How Different Rewards Can Make Americans Care About Good Health

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Source: iStock

Source: iStock

We don’t have to tell you how hard it can be to eat well and exercise. Our (educated) guess is that you already know how hard it can be because you have the same biological drive to stuff your face with sugars and fats that we do, because you face the same daily cacophony of sophisticated fast-food and snack marketing that we do, and because you are surrounded by the same culture of stubborn excess that we are. These are known challenges, antagonists in every story that takes place at the intersection of food, health, and economics.

But we’d be damned if we just sat back and let the antagonists run the show. The United States has been grappling with these issues for over half a century and the battle has been enormously expensive, both in terms of dollars spent and quality of life lost. According to the President’s Council on Fitness, Sports, and Nutrition (PCFSN), 25% of the U.S. adult population and 17% of the child population is obese. At an individual level, obesity increases average medical costs by 42%, or $1,429 per year, and levies an unquantifiable quality-of-life tax on those affected. At a national level, obesity-related illnesses carry an estimated annual cost of $190.2 billion — almost twice what the federal government wants to spend on food assistance in 2015.

Here is the truly harrowing part of the story: despite monumental local, regional, and national campaigns to promote healthy eating and exercise, the number of obese Americans is still expected to increase dramatically over the next 15 years. According to research highlighted by the PCFSN, half of all adults in the U.S. are projected to be obese by 2030, and costs will only scale in step with this growth.

It’s a gestalt process, but our national health data is really just the sum of our individual behavior. Daily decisions about diet and exercise aggregate into annual snapshots, and these line up to form the trends that we have observed over the past 30 years and serve as the basis for the projections for the next 30. So if we want to know why there is such a massive health problem in the U.S., and if we want to know how to change the trend, we should approach the issue from a micro rather than a macro position.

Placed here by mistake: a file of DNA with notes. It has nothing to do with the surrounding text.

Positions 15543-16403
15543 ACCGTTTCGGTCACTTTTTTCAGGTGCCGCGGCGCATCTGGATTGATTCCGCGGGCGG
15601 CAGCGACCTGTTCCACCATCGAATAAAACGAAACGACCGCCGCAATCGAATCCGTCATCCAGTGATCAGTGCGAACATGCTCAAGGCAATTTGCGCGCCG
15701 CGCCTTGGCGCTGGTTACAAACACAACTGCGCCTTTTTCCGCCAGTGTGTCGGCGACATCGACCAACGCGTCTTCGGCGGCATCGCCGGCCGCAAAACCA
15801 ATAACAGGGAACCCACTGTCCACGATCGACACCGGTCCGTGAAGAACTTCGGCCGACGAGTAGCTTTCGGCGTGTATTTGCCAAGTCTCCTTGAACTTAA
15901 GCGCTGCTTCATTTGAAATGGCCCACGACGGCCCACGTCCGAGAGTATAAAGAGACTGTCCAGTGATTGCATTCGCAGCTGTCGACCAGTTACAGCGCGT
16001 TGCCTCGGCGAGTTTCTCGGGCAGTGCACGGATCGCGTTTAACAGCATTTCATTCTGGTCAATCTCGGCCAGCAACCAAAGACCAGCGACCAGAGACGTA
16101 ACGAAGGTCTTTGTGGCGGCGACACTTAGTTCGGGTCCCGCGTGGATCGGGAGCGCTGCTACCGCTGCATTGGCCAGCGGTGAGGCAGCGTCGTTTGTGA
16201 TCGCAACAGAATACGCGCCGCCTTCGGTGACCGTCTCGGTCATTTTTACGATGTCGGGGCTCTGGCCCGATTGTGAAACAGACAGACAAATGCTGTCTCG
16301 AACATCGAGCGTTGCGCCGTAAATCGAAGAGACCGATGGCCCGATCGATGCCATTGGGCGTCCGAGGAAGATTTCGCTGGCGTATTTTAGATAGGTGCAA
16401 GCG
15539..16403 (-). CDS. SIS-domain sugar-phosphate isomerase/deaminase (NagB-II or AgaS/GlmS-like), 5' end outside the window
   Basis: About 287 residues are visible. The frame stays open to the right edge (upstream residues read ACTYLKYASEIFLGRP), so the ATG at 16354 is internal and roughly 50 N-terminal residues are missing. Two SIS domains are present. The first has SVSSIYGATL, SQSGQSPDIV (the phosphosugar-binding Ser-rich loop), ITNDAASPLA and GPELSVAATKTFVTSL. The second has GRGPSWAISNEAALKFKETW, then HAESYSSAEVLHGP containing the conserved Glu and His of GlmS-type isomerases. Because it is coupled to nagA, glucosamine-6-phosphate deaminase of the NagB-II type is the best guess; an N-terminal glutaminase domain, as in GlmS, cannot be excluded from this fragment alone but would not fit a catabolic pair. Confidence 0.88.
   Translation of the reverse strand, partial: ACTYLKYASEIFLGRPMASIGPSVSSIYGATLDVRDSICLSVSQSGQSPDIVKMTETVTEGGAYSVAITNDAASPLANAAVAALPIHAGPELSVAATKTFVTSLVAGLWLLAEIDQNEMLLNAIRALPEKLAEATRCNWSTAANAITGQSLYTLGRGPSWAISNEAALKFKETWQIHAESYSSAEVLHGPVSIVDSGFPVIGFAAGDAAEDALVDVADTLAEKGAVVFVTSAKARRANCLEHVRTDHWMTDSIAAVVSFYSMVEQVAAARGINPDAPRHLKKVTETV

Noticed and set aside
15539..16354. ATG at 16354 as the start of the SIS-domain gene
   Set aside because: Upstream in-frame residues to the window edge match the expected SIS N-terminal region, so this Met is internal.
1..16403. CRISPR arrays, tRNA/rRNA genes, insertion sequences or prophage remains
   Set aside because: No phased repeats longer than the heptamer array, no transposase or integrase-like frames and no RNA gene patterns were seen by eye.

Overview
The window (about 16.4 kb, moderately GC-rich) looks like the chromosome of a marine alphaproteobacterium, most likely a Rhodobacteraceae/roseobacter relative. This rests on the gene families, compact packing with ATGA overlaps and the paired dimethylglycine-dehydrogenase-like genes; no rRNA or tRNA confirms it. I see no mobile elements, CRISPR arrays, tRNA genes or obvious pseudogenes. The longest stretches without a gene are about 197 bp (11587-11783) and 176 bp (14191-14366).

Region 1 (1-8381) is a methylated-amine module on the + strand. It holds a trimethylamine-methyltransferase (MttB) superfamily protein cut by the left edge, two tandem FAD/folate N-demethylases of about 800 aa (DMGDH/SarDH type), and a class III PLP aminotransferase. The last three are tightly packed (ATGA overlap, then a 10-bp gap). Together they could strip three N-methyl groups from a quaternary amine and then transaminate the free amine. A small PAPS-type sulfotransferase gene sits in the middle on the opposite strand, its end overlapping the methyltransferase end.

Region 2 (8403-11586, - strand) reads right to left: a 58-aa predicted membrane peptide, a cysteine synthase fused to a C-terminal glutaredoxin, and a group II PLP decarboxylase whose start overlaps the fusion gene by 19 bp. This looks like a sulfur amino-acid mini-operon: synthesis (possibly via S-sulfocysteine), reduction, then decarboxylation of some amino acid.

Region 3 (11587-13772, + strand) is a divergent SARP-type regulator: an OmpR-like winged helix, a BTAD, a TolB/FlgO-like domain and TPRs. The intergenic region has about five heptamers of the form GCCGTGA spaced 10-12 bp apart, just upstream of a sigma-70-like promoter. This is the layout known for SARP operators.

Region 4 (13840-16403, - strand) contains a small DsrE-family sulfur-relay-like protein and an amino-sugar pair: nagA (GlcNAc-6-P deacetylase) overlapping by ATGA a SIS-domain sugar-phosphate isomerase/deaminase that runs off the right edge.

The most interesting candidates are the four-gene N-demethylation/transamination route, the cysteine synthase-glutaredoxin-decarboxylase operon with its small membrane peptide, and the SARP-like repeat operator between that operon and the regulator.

To be clear, there is certainly room for positive social and political reform in how we deal with health, but we would be doing ourselves a disservice if we waited up for politicians. This means identifying and embracing the most effective healthy living strategies as individuals.

Source: Thinkstock

Get out there and log some miles, just don’t run in the middle of the road like this guy. | Source: Thinkstock

What makes for an effective healthy living strategy?

National health data show that in the current environment, most people either neglect to make good decisions about their health or worse, make outright bad decisions. According to the PCFSN, only about 33% of Americans get the recommended amount of physical activity each week. Incredibly, and outrageously, more than 80% of both adults and children do not meet basic guidelines for aerobic and muscle strengthening activities. Clearly, whatever strategy is at play is not effective.

This failure of the status quo hasn’t gone unnoticed by entrepreneurs and business leaders, particularly those neck deep in the development of gamification. Gamification uses the incentive structures developed by game makers to encourage some specific behavior. Everything from loyalty and rewards programs run by retailers to how parents deal with children follows the logic of gamification. The trick, of course, is finding an incentive that actually produces the desired behavior. A $1 coupon for milk will probably fail to motivate shoppers to go out of their way to go grocery shopping, but a 5% discount on all dairy products might succeed.

Applied to health and fitness, this means developing rules and rewards for healthy behavior. And because the national health data is what it is, we know that the simple reward of being healthy is often not enough to motivate people to eat well and exercise. We need something more, a greater incentive — let’s say something with a direct impact on our wallets.

This is an approach that has become popular for employers looking to save on healthcare costs and to increase productivity, and many companies have developed gamified health and wellness programs. Benefitspro reports that nearly two-thirds of employers are using some sort of gamification strategy to promote employee engagement with health and wellness programs, and nearly one-third of employers say they will be adopting more gamification strategies over the next year. The specific rules and rewards for these programs vary, but they follow the same general themes: eat well and exercise, and get something extra in return.

Employees of large corporations aren’t the only people who can be players in a health and wellness game. Because of the enormous cost savings that result from preventative action, more and more health insurance companies and health care providers are developing rewards programs for customers or patients. So if you need some extra motivation (and let’s be honest, the data suggest that we all need a little extra motivation), talk with your employer or health insurance provider about any health and wellness programs they may offer.